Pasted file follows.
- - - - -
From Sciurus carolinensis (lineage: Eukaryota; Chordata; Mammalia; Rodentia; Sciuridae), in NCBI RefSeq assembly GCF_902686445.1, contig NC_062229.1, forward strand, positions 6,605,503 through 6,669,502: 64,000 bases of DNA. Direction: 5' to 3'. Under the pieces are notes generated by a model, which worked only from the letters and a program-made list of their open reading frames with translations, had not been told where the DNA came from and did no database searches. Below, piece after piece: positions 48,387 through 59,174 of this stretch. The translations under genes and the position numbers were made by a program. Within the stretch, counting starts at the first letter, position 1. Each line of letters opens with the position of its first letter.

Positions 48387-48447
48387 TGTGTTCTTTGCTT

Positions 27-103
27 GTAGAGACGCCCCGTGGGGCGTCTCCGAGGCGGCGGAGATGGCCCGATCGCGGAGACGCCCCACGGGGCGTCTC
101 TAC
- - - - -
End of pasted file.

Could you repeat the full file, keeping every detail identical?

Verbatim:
From Sciurus carolinensis (lineage: Eukaryota; Chordata; Mammalia; Rodentia; Sciuridae), in NCBI RefSeq assembly GCF_902686445.1, contig NC_062229.1, forward strand, positions 6,605,503 through 6,669,502: 64,000 bases of DNA. Direction: 5' to 3'. Under the pieces are notes generated by a model, which worked only from the letters and a program-made list of their open reading frames with translations, had not been told where the DNA came from and did no database searches. Below, piece after piece: positions 48,387 through 59,174 of this stretch. The translations under genes and the position numbers were made by a program. Within the stretch, counting starts at the first letter, position 1. Each line of letters opens with the position of its first letter.

Positions 48387-48447
48387 TGTGTTCTTTGCTT

Positions 27-103
27 GTAGAGACGCCCCGTGGGGCGTCTCCGAGGCGGCGGAGATGGCCCGATCGCGGAGACGCCCCACGGGGCGTCTC
101 TAC